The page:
Published on in Vol 6 (2023)

Preprints (earlier versions) of this paper are available at, first published .
An Augmented Reality Mobile App (Easypod AR) as a Complementary Tool in the Nurse-Led Integrated Support of Patients Receiving Recombinant Human Growth Hormone: Usability and Validation Study

An Augmented Reality Mobile App (Easypod AR) as a Complementary Tool in the Nurse-Led Integrated Support of Patients Receiving Recombinant Human Growth Hormone: Usability and Validation Study

An Augmented Reality Mobile App (Easypod AR) as a Complementary Tool in the Nurse-Led Integrated Support of Patients Receiving Recombinant Human Growth Hormone: Usability and Validation Study

Original Paper

1Department of Personality, Evaluation and Psychological Treatment, Faculty of Psychology, University of Valencia, Valencia, Spain

2Centro De Investigación Biomédica en Red of Physiopathology of Obesity and Nutrition, Carlos III Health Institute, Madrid, Spain

3Department of Nursing Science, University of Turku, Turku, Finland

4Global Digital Health, Ares Trading SA, an affiliate of Merck KGaA (Darmstadt, Germany), Eysins, Switzerland

5Global Medical Affairs Cardiometabolic & Endocrinology, The health care business of Merck KGaA, Darmstadt, Germany

Corresponding Author:

Rosa Maria Baños, Prof Dr

Department of Personality, Evaluation and Psychological Treatment

Faculty of Psychology

University of Valencia

Avenida Blasco Ibáñez 21

Valencia, 46010


Phone: 34 96 386 44 12


Background: Children with growth hormone deficiency face the prospect of long-term recombinant human growth hormone (r-hGH) treatment requiring daily injections. Adherence to treatment is important, especially at treatment initiation, to achieve positive health outcomes. Historically, telenursing services embedded in patient support programs (PSPs) have been a valid approach to support r-hGH treatment initiation and patient education and facilitate adherence by identifying and optimizing appropriate injection techniques. The development of mobile phones with augmented reality (AR) capabilities offers nurses new tools to support patient education.

Objective: To investigate experiences among nurses of a new mobile phone app developed to support patient training with a phone-based PSP for r-hGH treatment.

Methods: In 2020, the Easypod AR mobile app was launched to support nurse-driven telehealth education for patients initiating r-hGH therapy with the Easypod electromechanical auto-injector device. Nurses who were part of PSPs in countries where the Easypod AR app had been launched or where training was provided as part of an anticipated future launch of the app were invited to participate in an online survey based on the Mobile App Rating Scale to capture their feedback after using the app.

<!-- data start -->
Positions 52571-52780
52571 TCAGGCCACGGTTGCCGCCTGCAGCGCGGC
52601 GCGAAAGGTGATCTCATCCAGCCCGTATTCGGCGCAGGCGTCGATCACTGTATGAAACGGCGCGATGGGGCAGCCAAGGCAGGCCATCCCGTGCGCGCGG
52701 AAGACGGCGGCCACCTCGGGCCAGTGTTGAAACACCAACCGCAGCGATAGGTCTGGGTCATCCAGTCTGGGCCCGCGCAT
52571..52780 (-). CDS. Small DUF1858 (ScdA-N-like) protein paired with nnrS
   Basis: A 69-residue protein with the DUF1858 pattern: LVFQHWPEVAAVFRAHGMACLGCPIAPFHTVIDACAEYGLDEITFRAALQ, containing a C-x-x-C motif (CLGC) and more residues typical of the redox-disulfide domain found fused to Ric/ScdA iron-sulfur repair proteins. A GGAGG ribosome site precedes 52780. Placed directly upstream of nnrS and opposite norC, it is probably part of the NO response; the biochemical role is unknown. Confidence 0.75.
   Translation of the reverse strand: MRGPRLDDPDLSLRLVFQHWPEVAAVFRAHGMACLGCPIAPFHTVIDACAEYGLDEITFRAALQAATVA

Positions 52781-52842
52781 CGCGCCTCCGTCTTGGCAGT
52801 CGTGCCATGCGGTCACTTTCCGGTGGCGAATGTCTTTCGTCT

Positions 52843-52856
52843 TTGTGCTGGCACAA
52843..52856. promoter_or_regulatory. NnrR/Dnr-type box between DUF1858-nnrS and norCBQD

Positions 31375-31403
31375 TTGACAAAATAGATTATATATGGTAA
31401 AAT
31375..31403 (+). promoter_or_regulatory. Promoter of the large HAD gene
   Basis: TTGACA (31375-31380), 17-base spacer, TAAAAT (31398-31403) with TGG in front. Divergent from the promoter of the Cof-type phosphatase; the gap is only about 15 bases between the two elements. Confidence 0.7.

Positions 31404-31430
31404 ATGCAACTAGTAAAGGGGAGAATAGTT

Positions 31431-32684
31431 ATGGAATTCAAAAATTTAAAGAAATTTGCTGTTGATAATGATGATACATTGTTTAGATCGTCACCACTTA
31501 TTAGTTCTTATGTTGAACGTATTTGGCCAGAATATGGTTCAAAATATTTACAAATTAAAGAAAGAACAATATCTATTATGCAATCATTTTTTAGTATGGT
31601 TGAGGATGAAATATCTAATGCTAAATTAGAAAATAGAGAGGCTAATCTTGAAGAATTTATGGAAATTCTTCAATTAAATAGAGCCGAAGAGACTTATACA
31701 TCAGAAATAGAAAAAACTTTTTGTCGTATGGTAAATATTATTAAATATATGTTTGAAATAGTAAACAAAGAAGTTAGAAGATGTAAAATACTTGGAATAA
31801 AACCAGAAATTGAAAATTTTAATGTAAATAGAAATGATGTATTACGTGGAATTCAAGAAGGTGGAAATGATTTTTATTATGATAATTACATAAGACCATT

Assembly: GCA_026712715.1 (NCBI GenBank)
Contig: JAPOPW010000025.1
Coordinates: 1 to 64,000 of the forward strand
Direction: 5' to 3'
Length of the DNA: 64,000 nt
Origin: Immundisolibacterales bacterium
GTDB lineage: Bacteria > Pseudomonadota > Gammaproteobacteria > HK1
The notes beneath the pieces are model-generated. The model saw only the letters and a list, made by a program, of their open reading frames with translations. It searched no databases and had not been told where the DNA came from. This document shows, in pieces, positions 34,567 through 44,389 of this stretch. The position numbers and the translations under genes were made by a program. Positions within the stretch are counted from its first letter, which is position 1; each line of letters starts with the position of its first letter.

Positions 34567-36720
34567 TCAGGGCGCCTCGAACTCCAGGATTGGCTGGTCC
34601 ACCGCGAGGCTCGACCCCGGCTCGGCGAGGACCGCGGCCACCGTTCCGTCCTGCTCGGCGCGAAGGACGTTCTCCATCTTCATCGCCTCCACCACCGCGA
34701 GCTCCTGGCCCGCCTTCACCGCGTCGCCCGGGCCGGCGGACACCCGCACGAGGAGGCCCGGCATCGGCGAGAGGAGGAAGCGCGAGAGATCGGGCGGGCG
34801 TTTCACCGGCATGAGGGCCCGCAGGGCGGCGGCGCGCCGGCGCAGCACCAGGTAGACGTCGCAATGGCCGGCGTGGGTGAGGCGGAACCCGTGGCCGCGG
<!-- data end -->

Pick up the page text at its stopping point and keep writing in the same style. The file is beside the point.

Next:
Results: In total, 23 nurses completed the online questionnaire. They positively rated the quality of the app across multiple dimensions. The highest mean scores were 4.0 for engagement (ie, adaptation to the target group; SD 0.74), 4.1 (SD 0.79) for functionality (navigation) and 4.1 (SD 0.67) for aesthetics (graphics). Responses indicated the potential positive impact of such a tool on enhancing patient education, patient support, and communication between patients and PSP nurses. Some participants also suggested enhancements to the app, including gamification techniques that they felt have the potential to support the formation of positive treatment behaviors and habits.

Conclusions: This study highlights the potential for new digital health solutions to reinforce PSP nurse services, including patient education. Future studies could explore possible correlations between any behavioral and clinical benefits that patients may derive from the use of such apps and how they may contribute to support improved patient experiences and treatment outcomes.

JMIR Nursing 2023;6:e44355



Growth hormone deficiency (GHD), in which the pituitary gland fails to produce a sufficient amount of growth hormone (GH) during childhood, affects between 1 in 3500 and 1 in 4000 children in the United Kingdom [1]. It exposes children to the prospect of long-term recombinant human GH (r-hGH) treatment that requires daily injections over several years [2]. This can lead to challenges with adherence to therapy [3] and often puts a substantial social and emotional burden on patients and their families, affecting both well-being and quality of life [4]. Furthermore, suboptimal adherence to therapy is inevitably also associated with less favorable clinical outcomes and higher health care costs [2].